Victim (1961)

Victim (1961)

“It used to be witches; at least they don’t burn you.”

When a successful London barrister (Dirk Bogarde) married to a beautiful and understanding wife (Sylvia Syms) receives a call from a young acquaintance (Peter McEnery), he soon becomes caught up in attempting to identify the blackmailers who are wreaking havoc in the underground gay community.

Genres, Themes, Actors, and Directors:

  • Amateur Sleuths
  • Blackmail
  • Dirk Bogarde Films
  • Homosexuality
  • Morality Police

Response to Peary’s Review:
Peary writes that this “well-made drama” about a “distinguished, married English barrister with a homosexual past” was “the first film to be about homosexuality, and, fortunately, it’s strongly directed by Basil Dearden and maturely and sympathetically written by [married screenwriters] Janet Green and John McCormick.” He points out that a “key scene” in which “Bogarde and other middle-aged homosexuals talk about the antiquated laws dealing with homosexuality” is a “discussion that no other picture would be brave enough to include for many years to come.”

He spends much of the rest of his review citing a critic from Films in Review when the film was released, who complained that “the biological, social and psychological evils resulting from homosexuality are never mentioned” and “the false contention that homosexuality is congenital is stressed throughout” (!!); Peary notes that this “gives us some idea how far ahead of its time this picture was,” and tells about watching the cut version for years on TV, “in which, remarkably, homosexual references are excised” — meaning that “for years [he] had no idea what this picture was about.”

Peary doesn’t specifically highlight Bogarde’s performance in his review, but he should; Bogarde (semi-closeted in real life) is note perfect in a role that he was apparently eager to play. What’s most refreshing about the storyline is that Bogarde’s character doesn’t shy away from facing the truth of his sexuality: we learn that he was upfront with his wife before they got married, and after he finds out about McEnery’s tragic end, he vows to investigate and seek justice, despite the risk this poses to both his career and his marriage. Knowing that homosexuality was illegal in Britain until 1967 under the Sexual Offenses Act, one is grateful to this film for showing just a glimpse of what life was like for many during that time.

Notable Performances, Qualities, and Moments:

  • Dirk Bogarde as Melville Farr
  • Sylvia Syms as Laura Farr
  • Atmospheric cinematography

  • Fine use of location shooting
  • A powerful, no-holds-barred depiction of legalized homophobia

Must See?
Yes, for Bogarde’s performance and as an overall “good show” with historical importance.


  • Good Show
  • Historically Relevant
  • Noteworthy Performance(s)


One thought on “Victim (1961)

  1. Must-see, as an important breakthrough film in cinema history. (Unlike Peary, I would not classify Bogarde’s character as a man “with a homosexual past”. The film goes to some length in detailing Bogarde’s Farr as a man with same-sex feelings that were never acted upon. Regarding the one previous man that his wife did know about, Farr explains that what curtailed activity with him was the fact that the guy was much too effusive. However, it seems that Bogarde’s attraction to men continued to grow – the result being that, re: McEnery’s character, Farr finally allows himself to admit to his wife: “I wanted him!”)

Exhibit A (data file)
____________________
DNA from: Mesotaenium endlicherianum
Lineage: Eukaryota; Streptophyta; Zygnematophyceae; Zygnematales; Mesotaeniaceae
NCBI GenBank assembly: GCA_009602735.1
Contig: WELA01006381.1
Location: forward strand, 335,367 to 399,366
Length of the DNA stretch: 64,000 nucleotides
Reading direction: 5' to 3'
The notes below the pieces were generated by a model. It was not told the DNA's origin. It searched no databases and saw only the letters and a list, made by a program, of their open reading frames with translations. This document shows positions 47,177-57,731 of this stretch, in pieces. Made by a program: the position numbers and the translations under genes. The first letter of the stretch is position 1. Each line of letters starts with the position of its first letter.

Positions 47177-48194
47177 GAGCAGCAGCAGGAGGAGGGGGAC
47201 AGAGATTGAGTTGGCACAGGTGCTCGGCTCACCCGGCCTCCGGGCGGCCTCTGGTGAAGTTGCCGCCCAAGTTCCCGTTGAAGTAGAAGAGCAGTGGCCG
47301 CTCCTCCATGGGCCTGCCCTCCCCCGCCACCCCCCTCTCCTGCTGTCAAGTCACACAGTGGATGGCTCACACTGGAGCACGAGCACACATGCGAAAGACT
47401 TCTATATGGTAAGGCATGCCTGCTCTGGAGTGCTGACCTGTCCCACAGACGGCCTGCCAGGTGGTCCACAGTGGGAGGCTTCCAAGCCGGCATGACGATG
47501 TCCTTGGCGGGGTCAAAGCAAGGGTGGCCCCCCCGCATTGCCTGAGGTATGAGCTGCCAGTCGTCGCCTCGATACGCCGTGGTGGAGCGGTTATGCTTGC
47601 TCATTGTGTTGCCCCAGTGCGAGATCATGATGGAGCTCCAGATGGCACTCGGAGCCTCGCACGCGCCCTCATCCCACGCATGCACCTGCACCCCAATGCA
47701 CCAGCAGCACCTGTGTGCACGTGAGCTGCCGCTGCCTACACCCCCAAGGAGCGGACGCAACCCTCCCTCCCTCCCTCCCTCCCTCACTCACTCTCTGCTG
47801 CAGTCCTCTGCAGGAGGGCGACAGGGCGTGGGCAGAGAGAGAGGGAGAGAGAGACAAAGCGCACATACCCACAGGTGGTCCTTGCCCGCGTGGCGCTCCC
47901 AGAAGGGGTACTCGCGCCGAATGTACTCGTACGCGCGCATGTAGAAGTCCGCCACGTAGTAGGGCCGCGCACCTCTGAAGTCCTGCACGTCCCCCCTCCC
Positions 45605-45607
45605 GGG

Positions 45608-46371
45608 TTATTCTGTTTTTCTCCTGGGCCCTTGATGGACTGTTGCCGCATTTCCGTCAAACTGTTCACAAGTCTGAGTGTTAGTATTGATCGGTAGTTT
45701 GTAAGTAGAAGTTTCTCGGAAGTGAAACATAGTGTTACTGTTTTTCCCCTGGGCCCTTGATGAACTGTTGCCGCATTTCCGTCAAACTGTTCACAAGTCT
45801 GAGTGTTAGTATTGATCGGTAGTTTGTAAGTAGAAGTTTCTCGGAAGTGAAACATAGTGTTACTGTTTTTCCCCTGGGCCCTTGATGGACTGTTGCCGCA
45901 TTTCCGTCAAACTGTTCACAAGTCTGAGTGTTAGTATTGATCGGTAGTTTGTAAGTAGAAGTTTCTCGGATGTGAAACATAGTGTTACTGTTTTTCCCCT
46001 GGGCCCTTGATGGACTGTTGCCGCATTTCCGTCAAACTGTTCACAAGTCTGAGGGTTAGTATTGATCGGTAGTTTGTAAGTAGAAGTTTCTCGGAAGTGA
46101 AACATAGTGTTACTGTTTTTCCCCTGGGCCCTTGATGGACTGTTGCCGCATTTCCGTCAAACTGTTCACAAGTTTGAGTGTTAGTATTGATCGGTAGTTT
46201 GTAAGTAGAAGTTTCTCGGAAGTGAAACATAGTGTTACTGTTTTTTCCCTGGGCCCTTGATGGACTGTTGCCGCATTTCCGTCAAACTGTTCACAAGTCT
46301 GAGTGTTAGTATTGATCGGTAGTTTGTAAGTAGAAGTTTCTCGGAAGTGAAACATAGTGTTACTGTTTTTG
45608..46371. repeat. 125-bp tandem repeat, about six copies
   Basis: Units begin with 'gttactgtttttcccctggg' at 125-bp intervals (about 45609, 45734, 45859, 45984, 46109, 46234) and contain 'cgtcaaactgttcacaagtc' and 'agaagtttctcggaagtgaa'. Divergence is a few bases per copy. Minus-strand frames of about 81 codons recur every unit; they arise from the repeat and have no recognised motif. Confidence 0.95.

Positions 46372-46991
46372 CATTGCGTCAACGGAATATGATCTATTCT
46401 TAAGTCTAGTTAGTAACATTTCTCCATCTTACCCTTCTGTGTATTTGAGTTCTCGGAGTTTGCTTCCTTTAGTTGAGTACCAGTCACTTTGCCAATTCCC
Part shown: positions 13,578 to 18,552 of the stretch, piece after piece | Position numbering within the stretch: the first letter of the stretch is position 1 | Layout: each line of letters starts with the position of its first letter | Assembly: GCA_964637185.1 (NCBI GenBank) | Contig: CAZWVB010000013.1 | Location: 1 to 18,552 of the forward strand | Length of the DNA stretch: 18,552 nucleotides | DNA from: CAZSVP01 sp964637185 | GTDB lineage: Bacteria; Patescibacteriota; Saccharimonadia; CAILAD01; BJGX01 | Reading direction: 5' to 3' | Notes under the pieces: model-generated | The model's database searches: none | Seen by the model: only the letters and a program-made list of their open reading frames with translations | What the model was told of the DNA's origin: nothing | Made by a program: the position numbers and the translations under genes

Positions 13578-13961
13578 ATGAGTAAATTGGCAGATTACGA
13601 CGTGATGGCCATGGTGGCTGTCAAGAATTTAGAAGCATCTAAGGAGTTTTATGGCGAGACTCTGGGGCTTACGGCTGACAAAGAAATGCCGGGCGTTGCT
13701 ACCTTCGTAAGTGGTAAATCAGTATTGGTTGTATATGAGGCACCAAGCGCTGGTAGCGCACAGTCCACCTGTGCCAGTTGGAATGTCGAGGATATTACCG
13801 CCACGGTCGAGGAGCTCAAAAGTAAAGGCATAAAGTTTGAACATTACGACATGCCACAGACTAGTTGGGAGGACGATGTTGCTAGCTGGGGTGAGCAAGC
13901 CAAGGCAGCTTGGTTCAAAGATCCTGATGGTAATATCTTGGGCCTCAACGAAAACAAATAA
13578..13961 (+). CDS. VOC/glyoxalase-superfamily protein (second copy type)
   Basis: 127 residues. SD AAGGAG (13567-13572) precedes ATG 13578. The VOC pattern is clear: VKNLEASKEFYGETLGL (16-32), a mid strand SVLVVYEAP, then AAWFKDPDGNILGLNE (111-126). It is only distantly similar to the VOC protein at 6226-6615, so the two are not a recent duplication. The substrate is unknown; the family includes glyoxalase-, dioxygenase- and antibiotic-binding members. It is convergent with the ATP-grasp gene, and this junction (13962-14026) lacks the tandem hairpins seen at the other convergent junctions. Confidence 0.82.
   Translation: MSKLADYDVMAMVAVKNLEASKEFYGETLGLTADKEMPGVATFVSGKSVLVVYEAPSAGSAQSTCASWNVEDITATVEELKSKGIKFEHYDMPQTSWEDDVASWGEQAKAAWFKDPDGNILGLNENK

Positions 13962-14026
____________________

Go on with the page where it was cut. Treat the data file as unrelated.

As per my post today in ‘GMO40’ (fb):

    “Well, it used to be witches. At least they don’t burn you.”

    ‘Victim’ (1961): I hadn’t seen this flick in too many years so I decided to give it another look. Primarily known as the first English-language film to use the word “homosexual”, its significance goes way beyond that. Seeing it again, I was struck by how fast-moving the film is (aided by very economic screenwriting; quite a few scenes are extremely brief, as they’re designed to put forth only the most necessary info).

    As for the plot: At a time in the UK when men could still be imprisoned if caught having sex together, a small group of blackmailers is at-large. The group has latched onto a ‘network’ of men who may or may not know each other. Among them is a young man (Peter McEnery) now desperate to keep up with extortion payments. The young man turns to a recent acquaintance – a barrister (Dirk Bogarde) – who (with fears of his own) misunderstands why he is being contacted and blocks all communication. Things turn ugly as the blackmailers gain strength.

    Director Basil Dearden had, around that time, moved into making ‘social justice’ films and had previously worked with writer Janet Green on a film about racism (‘Sapphire’). Green had become a supporter of homosexual law reform (which would eventually happen in 1967) and wrote the powerfully sharp and insightful script for ‘Victim’ with her husband John McCormick.

    At that point in his career, Bogarde was so popular and well-respected that he apparently thought the leading role (someone attracted to men who seemingly has never acted on his feelings) would not hurt his reputation. He said, “It was the wisest decision I ever made in my cinematic life.” McEnery, nine years later, appeared as the bisexual object of lust in the film of Joe Orton’s ‘Entertaining Mr. Sloane’.

    In a significant supporting role is Dennis Price, best known for his work in the hilarious classic ‘Kind Hearts and Coronets’.
    NOTE: A GMO40 member brought it to my attention that, although being homosexual was legalized in 1967, the scope of the reform was limited and men were still prosecuted into the ’80s for open behavior.

Leave a Reply